Study Looks at Postpartum Hemorrhage in Type 3 VWD
Newly published results from a literature review-based study suggest that primary postpartum hemorrhage (PPH) is a persistent clinical challenge in patients with type 3 von Willebrand disease (VWD), even in those who received their diagnosis before pregnancy. The review was conducted by a team of researchers led by Mona Makhamreh, MD, from the Department of Obstetrics and Gynecology, at Thomas Jefferson University in Philadelphia, PA.
Type 3 VWD is the rarest form of the disease with affected individuals manifesting the most severe bleeding symptoms, when compared to other types of VWD. PPH is defined as blood loss of more than 500 milliliters (mL) following vaginal delivery or more than 1000 mL following cesarean delivery. When this amount of blood loss occurs within 24 hours of delivery it is known as primary PPH and when it occurs between 24 hours and 12 weeks after delivery it is defined as secondary PPH.
The broad systematic literature review performed by Makhamreh and her colleagues utilized PubMed, Scopus, and Cochrane Central Register of Controlled Trials to search for articles relevant to VWD and pregnancy and published between January 1982 and May 2019. They identified a total of 13 studies representing 28 pregnancies in 17 patients with type 3 VWD, all of which were diagnosed before pregnancy.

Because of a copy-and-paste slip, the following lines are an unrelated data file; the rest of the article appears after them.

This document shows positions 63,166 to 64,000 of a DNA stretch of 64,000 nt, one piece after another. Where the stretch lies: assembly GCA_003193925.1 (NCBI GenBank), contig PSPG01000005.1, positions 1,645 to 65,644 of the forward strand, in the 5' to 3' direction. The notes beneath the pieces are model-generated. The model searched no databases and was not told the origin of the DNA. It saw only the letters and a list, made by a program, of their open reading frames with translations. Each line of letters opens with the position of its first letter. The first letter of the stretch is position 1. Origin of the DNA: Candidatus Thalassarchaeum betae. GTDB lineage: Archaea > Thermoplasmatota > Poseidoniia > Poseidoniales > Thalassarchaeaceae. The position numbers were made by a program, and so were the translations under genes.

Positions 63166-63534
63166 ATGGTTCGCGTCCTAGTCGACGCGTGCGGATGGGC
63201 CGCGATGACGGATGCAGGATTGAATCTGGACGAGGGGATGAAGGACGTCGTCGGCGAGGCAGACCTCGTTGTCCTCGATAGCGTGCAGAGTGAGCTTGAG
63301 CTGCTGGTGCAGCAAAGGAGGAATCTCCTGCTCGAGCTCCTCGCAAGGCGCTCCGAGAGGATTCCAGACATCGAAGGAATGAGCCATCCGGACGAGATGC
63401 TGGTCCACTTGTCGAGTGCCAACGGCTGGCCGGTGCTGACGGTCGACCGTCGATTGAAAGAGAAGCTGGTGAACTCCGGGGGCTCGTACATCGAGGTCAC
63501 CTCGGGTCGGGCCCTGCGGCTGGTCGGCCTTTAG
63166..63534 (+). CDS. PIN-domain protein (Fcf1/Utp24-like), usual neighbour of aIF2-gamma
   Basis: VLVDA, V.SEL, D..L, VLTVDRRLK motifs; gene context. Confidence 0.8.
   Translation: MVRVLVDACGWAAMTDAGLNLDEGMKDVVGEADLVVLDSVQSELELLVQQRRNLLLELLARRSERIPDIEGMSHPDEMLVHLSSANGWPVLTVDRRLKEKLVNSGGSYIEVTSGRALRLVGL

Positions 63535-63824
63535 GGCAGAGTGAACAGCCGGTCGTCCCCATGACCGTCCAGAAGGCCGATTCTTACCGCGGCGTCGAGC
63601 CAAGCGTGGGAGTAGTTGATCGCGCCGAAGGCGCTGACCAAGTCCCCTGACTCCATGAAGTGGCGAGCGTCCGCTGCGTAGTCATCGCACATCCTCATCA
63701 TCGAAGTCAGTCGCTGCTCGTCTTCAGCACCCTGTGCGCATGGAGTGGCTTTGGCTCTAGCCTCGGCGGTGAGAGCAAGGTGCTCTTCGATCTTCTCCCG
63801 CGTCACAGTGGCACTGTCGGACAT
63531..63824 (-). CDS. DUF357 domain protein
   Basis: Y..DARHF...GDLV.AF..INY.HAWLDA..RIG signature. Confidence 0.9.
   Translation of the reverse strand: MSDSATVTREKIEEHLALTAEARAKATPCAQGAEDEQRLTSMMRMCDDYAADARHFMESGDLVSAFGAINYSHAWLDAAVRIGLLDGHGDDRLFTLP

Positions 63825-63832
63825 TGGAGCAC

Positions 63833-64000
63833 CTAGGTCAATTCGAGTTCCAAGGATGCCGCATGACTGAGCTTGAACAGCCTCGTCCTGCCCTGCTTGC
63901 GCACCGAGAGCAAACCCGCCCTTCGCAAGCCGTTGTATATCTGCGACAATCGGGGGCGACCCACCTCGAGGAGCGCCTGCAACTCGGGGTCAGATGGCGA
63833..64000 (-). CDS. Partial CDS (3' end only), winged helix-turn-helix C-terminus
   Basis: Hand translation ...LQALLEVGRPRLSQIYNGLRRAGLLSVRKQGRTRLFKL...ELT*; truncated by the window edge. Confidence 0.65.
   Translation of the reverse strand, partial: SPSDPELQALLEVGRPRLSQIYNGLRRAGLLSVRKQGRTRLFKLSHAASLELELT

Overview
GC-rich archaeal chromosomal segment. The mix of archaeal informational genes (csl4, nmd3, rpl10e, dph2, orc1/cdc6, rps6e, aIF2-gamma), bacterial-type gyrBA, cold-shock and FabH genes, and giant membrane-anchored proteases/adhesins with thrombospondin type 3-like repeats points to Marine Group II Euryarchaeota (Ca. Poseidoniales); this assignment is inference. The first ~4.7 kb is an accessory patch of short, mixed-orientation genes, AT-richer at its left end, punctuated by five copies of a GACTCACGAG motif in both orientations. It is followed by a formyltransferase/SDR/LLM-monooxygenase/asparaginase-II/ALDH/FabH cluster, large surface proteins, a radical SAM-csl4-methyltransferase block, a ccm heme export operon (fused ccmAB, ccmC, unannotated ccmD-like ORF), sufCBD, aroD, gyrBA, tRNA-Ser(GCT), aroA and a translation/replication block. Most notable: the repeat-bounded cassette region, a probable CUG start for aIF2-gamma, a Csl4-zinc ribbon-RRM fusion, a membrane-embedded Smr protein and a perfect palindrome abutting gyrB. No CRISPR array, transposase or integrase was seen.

Factor replacement therapy was administered prior to delivery in 19 of the pregnancies and post-delivery in 26 of the pregnancies. PPH was reported in 48% (10/21) and secondary PPH was reported in 56% (5/9). Secondary PPH occurred between 7 and 22 days. In addition, none of the studies reported hysterectomies, intensive care unit admissions, or maternal mortality. The authors also reported that all 28 pregnancies resulted in live births at term.
“Our review highlights the maternal outcomes in patients with Type 3 VWD and the different approaches in management during pregnancy and delivery. Despite prior knowledge of this bleeding disorder, PPH was still a significant complication,” concluded the authors.
“Type 3 von Willebrand Disease in Pregnancy: A Systematic Literature Review,” was published online in the American Journal of Perinatology.
Source: Hematology Advisor, January 14, 2020